The Secretariat of the ICC International Court of Arbitration is currently recruiting a Deputy Counsel for a team dealing principally with common law jurisdictions.
Applicants should be recently qualified lawyers ( i.e. Bar exam or equivalent) with professional experience in a legal environment. However, a formal legal qualification is not essential if a candidate can demonstrate sufficient legal training and experience in international arbitration, international and/or commercial law.
Closing date for applications: 17 December 2015
For more please visit ICC webpage
to contribute to this major survey into costs in international arbitration. The survey
report and conference will provide an invaluable contribution to the debate on costs,
helping to generate proposals to restore speed and cost-effectiveness to the arbitration process.
This is essential if international arbitration is to maintain its position
as the commercial dispute resolution method of choice."
“To make the survey effective, we need corporate counsel, party representatives, arbitrators and tribunal members to give us as much data as possible on arbitrations in which they have been involved.”
Doug Jones SC FCIArb, Vice President of CIArb
The Chartered Institute of Arbitrators (CIArb) has launched a major survey into the costs of international arbitration. The ‘Costs of Arbitration’ survey gathers data to inform parties, legal representatives and arbitrators about the overall costs of international commercial arbitration and how these are incurred at each stage.
International arbitration is a very tricky area, there are too many peculiarities so that even an academic course in this field is only a small amount of knowledge that the practitioner should have. We are often asked by young lawyers starting their practice in arbitration about the general information that could help them to have a general picture of what is arbitration.
Do you want to have a detailed knowledge about what the Guerrilla Tactics in international arbitration and litigation mean and what are counsel’s and the arbitral tribunal’s tools to deal with those? Where does poor behavior end and guerrilla tactics start? How do arbitral institutions view the issue of Guerrilla Tactics? How may arbitral institutions and state courts support fighting Guerrilla Practices? How much state court support is desirable?
Recently the arbitration court at the public association “Ukrainian arbitration union” (Odessa) issued an award. That award was adopted after the hearings which were held by means of telecommunication. The participants presented their position to the arbitration court in video conference. The award was announced to the parties through a web-cam as well. Later on the award was signed as a written document and forwarded to the parties. This event became a ground for discussion in Ukrainian specialized mass media. Some of my colleagues treated that event as a step to implementation and propagation of the Internet-arbitration concept. Though I welcome that progressive practice I am far from believing that e-arbitration is limited to or its main feature consists of the possibility of web-hearings. Electronic form arbitration clause (agreement), e-claim, admissibility of electronic evidences, turnover of electronic documents during the process and enforceability of an electronic award, - that is an inexhaustive list of main issues related to the e-arbitration concept. If the reader is interested in that matter I would recommend to familiarize with the document “International commercial arbitration. 5.9. Electronic arbitration” prepared under the auspices of the United Nations Conference on Trade and Development (UNCTAD).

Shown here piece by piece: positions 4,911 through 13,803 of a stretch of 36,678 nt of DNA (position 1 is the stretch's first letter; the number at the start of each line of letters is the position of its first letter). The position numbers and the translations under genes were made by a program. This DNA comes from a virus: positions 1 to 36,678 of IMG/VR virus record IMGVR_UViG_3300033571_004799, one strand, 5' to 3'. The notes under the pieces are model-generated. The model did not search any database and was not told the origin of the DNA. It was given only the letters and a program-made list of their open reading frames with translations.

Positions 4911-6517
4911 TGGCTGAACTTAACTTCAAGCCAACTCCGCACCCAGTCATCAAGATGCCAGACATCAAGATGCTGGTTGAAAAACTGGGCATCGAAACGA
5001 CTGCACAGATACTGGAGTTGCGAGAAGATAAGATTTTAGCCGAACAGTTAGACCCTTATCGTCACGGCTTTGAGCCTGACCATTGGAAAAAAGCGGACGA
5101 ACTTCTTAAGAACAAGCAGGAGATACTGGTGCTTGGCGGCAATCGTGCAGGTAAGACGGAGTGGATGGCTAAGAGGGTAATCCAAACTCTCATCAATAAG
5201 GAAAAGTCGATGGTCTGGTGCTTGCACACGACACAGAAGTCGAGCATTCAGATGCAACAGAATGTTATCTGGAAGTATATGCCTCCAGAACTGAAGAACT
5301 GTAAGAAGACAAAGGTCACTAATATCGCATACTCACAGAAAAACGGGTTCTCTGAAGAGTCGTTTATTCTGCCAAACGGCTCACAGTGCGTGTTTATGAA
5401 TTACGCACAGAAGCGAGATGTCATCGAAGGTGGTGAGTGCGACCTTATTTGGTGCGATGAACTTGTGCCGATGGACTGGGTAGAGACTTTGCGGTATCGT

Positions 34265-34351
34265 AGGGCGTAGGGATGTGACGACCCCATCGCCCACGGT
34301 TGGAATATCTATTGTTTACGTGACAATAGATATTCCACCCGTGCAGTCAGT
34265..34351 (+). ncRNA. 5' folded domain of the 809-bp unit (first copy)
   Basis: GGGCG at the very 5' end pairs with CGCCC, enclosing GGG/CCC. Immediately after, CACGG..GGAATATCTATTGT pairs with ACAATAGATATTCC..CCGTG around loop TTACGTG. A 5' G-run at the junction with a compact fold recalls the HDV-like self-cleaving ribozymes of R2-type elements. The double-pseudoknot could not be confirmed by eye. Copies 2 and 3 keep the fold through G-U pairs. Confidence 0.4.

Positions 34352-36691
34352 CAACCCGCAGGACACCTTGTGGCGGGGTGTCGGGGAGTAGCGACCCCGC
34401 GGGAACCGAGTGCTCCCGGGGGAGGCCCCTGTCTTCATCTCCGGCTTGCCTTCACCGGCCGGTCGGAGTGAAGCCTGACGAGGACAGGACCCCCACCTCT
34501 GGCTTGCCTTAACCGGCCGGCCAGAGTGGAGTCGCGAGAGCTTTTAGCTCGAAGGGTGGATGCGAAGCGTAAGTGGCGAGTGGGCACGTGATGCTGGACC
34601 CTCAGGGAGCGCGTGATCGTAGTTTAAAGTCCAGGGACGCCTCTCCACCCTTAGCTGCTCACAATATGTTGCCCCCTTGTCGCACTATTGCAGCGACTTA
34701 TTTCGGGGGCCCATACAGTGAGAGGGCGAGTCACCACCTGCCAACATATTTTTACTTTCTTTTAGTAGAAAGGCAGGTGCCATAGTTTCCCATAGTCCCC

Although arbitration and mediation are both forms of alternative dispute resolution and the second one is popularized by several institutions in Ukraine it still may not be treated as a competitor to arbitration.
There is no specific regulation allowing or prohibiting online arbitration in Ukraine at the time. Actually there is no Ukrainian practice of online arbitration. However, I have already heard “well grounded” opinions of specialists in arbitration concerning online ADR and its future in Ukraine. Those opinions seemed interesting to me because (1) they are based on subjective understanding of the term “online arbitration” and (2) for the mentioned reason they jeopardize the idea of online arbitration. Let me explain. The term “online arbitration” is often replaced with the terms “e-arbitration” and “virtual arbitration” which have almost synonymous meaning. In the Ukrainian language the word “online” and prefix “e-“ are rather foreign substance. Thus, “virtual arbitration” remains. However, for Ukrainian legal brains virtual is something fake. Moreover, during several years (2005-2009) local arbitration courts were often misused. Many times they were used as an instrument of legitimization of title to real estate. Taking into account that usually there was no dispute in such real estate cases the proceedings were “virtual”: no evidences presented, no hearings took place.
Thank heaven that the experts supported by the United Nations Conference on Trade and Development (UNCTAD) developed the concept of electronic arbitration. This is what may be implemented in the Ukrainian legal practice though it may take years.